23.01.2017 Feature Article

Book Review: The Outdooring, Dedication And Naming Of An African Child – A Ceremony of the GaDangme People of SouthEastern Ghana – Ganyobi Kpojiemͻ Vol 1 Book Review By Gyau Kumi Adu

Book Review: The Outdooring, Dedication And Naming Of An African Child – A Ceremony of the GaDangme People of SouthEastern Ghana – Ganyobi Kpojiem Vol 1 Book Review By Gyau Kumi Adu
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By Gyau Kumi Adu ([email protected]/

Reflections on the Book
The primal purpose of this book is to explain three interwoven cultural practices of the Gadangmes: The outdooring, dedication, and naming ceremony of Gas. Although there are writings on Ga naming ceremonies, there is no book on the Ga culture that extensively deals specifically with the depth of Ga names this way the book does. The author’s exegesis and mastery of Ga names is incredible.[1] In fact, after reading the book I realized that if you take away a person’s indigenous name, you take away a person’s distinct cultural identity and heritage. Our names partly define us. Can Ghana be said to be Ghana after all the local names have been erased? Am I still a Ghanaian when I have a totally Western name? Can my lineage be traced if I adopt a completely Western name? Can I be an indigenous Ga and still be a Christian? These were some of the lingering thoughts on my mind after I finished reading this classic book.

The outdooring ceremony is principally one in which “a baby is brought outside for the first time (usually occurring eight days after birth).”[2] In the words of the writer, the “beautiful ceremony [is] to symbolically introduce a new-born baby to God… as well as to the mysteries of the seen and the unseen world…”[3] E.A Ammah, looking at its Ga equivalent word, kpojiemͻ, notes the following: Itis made up of three words. “Kpo” is “yard”, “dzie” is from ‘dze’ “come out” or “appear”, and “mͻ” is person[Therefore it] means to “take or bring the child out into a yard.”[4] It is at this outdooring ceremony that the baby is dedicated and given a name (family identity). Hence, a child is not recognized as part of the family without the ceremony.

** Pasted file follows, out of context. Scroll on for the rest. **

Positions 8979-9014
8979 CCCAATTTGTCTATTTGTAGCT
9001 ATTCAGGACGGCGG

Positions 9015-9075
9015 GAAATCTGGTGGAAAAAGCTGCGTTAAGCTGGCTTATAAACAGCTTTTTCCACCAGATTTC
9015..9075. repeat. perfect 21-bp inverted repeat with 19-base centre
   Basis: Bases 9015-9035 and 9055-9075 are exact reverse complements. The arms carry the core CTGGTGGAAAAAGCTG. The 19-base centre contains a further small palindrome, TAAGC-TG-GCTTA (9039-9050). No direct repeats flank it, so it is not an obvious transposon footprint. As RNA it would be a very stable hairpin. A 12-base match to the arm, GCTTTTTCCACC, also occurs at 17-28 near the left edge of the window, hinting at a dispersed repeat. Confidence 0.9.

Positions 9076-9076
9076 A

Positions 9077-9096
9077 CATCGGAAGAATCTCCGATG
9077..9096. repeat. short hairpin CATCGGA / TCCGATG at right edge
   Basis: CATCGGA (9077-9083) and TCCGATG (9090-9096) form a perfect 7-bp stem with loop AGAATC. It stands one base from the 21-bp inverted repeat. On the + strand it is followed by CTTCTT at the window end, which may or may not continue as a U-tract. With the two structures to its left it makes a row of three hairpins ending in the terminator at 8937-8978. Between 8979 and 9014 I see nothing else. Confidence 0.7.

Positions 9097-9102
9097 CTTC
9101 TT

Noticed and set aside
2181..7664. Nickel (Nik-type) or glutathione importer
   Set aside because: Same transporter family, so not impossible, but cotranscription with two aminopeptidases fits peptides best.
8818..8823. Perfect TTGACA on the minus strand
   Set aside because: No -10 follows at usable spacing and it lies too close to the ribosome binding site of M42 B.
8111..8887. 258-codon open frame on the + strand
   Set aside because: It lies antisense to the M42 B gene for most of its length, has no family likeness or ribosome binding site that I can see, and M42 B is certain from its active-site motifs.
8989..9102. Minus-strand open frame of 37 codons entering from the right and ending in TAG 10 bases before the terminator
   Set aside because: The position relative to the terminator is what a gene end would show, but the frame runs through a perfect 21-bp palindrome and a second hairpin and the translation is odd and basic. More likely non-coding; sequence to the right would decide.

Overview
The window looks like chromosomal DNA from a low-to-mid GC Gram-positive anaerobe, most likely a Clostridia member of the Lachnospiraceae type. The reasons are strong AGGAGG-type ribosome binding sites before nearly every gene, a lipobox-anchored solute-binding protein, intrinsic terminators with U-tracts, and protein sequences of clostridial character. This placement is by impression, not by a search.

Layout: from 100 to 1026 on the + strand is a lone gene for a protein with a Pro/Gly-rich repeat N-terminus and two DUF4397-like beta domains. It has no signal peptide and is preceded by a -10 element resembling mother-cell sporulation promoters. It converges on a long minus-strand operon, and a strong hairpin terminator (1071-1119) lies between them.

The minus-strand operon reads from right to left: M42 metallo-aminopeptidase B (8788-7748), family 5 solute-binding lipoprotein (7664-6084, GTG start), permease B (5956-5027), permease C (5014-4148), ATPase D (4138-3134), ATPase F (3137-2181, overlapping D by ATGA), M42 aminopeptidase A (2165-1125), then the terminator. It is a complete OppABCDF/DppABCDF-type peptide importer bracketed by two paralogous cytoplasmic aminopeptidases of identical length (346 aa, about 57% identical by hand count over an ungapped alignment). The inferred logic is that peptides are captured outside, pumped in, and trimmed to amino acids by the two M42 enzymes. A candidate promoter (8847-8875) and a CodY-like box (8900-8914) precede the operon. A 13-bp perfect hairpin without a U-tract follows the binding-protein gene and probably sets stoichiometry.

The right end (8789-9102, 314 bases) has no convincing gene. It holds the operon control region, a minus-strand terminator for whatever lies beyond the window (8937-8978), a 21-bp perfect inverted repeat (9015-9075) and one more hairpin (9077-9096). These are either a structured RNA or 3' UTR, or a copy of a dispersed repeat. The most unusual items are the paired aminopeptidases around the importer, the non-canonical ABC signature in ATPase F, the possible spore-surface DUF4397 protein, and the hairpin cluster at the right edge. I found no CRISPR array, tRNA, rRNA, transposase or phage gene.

The author’s main argument about the Gadangme culture in general and specifically about these three ceremonies is summed up in the following words: “to reclaim the dregs and to strengthen what remains at this stage in the continuing erosion in Ghana of aspects of GaDangme culture due to the denigration and demonization of the traditional values that were once dear to Gadangmes and their heritage.”[5] I could not more than agree with this argument. The writer traces this problem to the current “pessimistic” stance that the Church in Ghana as a whole has towards the Ghanaian local tradition: It is seen as something very backward and ‘demonic’.

I think this problem is deeper than that. It goes back to the cultural foundations that the European missionaries built when preaching the gospel to our ancient ancestors. James Axtell stipulates that the approach Europeans used was to “civilize Savages (Africans, including Ghanaians) before they can be converted to Christianity, & that in order to make them Christians, they must first be made Men.”[6] In Ghana, this civilization and Christianization dilemma negatively affected our naming system. All that was Ghanaian was seen as evil. Many Ghanaians who became Christians were forced to take “Christian” and “European’ names. This led to distortions in the local names.